Linked by a strong rural and artisanal tradition, Gavignano and Alatri are the two easternmost municipalities of the MuseumGrandTour Museum System. This itinerary takes our visitors on a journey to discover the history and local traditions of two towns located on the border between the provinces of Rome and Frosinone, revealing anecdotes and myths of their origins.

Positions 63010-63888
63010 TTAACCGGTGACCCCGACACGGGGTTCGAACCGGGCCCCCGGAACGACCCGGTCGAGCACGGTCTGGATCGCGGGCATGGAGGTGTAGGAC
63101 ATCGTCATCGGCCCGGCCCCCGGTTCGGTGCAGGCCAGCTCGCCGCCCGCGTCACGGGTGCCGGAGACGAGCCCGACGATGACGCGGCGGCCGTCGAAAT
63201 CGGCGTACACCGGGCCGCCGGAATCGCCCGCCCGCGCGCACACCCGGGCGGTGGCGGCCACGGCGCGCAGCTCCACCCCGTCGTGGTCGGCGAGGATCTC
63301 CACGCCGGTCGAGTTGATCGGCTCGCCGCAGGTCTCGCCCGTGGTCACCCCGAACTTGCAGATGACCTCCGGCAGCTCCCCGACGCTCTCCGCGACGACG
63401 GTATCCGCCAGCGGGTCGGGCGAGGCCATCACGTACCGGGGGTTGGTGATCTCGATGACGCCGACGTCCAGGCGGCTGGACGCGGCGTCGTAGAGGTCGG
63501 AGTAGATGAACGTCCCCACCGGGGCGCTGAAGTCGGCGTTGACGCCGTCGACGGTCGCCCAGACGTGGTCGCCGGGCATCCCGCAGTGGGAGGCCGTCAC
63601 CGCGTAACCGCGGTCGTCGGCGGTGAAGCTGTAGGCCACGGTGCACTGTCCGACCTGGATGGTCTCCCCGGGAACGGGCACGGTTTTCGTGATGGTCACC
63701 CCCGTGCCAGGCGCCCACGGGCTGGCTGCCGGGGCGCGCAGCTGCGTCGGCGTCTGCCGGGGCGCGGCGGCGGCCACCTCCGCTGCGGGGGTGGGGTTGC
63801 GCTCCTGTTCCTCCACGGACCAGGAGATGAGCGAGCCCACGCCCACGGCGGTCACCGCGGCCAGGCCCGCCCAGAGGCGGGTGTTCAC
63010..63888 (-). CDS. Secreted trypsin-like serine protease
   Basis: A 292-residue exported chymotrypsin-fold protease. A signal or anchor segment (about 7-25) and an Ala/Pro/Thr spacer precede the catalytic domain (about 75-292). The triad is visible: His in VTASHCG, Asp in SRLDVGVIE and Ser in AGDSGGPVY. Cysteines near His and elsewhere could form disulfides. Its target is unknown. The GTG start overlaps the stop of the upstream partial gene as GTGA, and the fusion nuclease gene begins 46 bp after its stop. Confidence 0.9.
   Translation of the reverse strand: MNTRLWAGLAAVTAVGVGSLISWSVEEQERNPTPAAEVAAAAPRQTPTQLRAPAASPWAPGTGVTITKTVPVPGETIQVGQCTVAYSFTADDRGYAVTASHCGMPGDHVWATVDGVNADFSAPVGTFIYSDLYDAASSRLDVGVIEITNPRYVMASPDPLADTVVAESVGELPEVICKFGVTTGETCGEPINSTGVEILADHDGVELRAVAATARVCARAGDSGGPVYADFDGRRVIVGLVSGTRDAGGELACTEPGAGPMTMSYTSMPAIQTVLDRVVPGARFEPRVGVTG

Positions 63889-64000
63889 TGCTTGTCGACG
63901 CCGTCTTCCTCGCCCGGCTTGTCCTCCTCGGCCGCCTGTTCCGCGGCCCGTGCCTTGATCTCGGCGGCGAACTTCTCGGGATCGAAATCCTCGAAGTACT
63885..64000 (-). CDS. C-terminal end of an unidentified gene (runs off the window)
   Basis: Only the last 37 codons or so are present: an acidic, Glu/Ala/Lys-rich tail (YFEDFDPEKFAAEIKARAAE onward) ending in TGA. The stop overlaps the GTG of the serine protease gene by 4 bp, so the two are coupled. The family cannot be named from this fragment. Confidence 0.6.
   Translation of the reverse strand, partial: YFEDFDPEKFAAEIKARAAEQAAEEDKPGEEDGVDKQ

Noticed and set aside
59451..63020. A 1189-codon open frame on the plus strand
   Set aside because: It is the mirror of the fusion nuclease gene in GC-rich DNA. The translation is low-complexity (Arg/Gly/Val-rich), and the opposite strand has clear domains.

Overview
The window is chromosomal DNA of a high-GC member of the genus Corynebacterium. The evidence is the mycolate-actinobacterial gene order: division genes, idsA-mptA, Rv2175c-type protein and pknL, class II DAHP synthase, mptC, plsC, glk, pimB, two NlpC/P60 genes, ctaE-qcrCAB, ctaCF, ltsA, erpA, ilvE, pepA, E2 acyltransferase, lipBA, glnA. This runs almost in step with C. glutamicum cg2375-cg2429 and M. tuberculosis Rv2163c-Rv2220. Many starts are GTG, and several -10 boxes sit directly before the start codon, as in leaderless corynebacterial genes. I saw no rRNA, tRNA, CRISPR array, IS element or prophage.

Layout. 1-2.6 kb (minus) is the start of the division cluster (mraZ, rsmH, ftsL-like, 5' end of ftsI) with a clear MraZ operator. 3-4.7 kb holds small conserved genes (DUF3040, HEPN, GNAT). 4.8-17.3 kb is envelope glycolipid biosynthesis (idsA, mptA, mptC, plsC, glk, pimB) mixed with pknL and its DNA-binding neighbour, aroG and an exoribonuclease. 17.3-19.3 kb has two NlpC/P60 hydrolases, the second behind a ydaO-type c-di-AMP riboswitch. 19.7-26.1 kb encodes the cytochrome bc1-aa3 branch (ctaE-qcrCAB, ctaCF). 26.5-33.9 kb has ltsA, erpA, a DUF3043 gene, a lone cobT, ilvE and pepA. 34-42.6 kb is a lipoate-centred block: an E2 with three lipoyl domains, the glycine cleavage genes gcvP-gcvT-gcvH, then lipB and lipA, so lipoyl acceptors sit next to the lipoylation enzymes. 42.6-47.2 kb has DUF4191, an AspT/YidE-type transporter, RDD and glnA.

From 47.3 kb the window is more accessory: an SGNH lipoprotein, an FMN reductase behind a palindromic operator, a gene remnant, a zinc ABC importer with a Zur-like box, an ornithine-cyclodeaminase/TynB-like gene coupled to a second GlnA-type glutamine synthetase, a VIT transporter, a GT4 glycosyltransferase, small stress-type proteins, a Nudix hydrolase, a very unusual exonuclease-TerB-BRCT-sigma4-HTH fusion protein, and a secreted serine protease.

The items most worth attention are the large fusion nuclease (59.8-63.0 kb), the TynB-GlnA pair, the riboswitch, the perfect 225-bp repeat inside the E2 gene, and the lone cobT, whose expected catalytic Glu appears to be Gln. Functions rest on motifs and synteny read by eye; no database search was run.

We begin in Gavignano, a municipality of just under 2,000 inhabitants located in the Monti Lepini where the Rio and Sacco rivers meet. Its Roman origins are confirmed by the presence of numerous archaeological finds in the Rossilli area – including a mosaic of Alexandrian origin – and the documented presence of numerous patrician villas along the consular roads. The peak of the town’s development, however, occurred in the Middle Ages when numerous churches and abbeys were built, including the renowned and still-standing Rossilli Abbey. These were coupled with the building of castles and strongholds which resulted in Gavignano taking on the appearance of a castrum with walls and a mastio (tower) around which the Palazzo Baronale was later built. Of notable grandeur, it was remodeled several times over the centuries to the point that the history of its construction accompanied the construction of the town, with Amato Conti (1044), Innocent III (1161) and Cardinal Pietro Aldobrandini (1621) each taking turns in the residence. The tour starts at Porta Napoletana where our visitor plunges into the narrow streets of a marvelous medieval town centre made of local stone, enjoying the view of numerous manor houses and buildings. Strolling through the streets, the attentive tourist becomes immediately aware of the peculiar juxtaposition of the cluster of small medieval houses of two, or at most, three storeys on one side, and the grand scale of Palazzo Baiocchi on the west side and Palazzo Traietto on the south-east side of the town. In the heart of Gavignano is the Museum of Rural Life, housed in the Palazzo di Corte. Created with the intention of reconstructing the history of rural and artisan life at the beginning of the 20th century as opposed to a simple exhibition of objects, the museum is a place to experience a distant way of life as if it were alive and near. Several exhibition spaces recreate the aspects of life dedicated to the work, home and care of family of the first inhabitants of Gavignano and the neighbouring villages that became autonomous after the unification of Italy. The objects chosen as representative of 20th-century rural everyday life are the plough, the clock and the bell. Following these are spaces dedicated to the typical work of the period and a second room dedicated to the reconstruction of the humble rural home environment and the traditional work of the housewife. Finally, the last rooms are dedicated to entertainment and the choral and musical arts.